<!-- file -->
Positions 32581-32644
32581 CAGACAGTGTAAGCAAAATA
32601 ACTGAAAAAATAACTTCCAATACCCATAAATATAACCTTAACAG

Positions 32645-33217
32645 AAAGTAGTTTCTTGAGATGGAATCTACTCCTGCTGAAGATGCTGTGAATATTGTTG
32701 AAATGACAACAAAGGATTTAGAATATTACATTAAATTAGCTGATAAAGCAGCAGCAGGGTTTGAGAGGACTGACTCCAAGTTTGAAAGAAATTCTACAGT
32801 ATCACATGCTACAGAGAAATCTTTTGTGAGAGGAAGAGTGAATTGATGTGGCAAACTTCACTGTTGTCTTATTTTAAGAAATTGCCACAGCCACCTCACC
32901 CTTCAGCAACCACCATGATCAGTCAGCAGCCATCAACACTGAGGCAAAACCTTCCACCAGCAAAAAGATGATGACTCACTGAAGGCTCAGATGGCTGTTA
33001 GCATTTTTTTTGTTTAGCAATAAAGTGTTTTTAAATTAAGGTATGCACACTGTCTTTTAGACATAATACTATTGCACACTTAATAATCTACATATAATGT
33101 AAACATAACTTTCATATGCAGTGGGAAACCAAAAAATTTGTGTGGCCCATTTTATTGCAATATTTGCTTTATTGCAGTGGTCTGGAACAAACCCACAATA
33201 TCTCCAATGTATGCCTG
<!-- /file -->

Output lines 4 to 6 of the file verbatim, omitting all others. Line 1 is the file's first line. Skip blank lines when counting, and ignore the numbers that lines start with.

Positions 32645-33217
32645 AAAGTAGTTTCTTGAGATGGAATCTACTCCTGCTGAAGATGCTGTGAATATTGTTG
32701 AAATGACAACAAAGGATTTAGAATATTACATTAAATTAGCTGATAAAGCAGCAGCAGGGTTTGAGAGGACTGACTCCAAGTTTGAAAGAAATTCTACAGT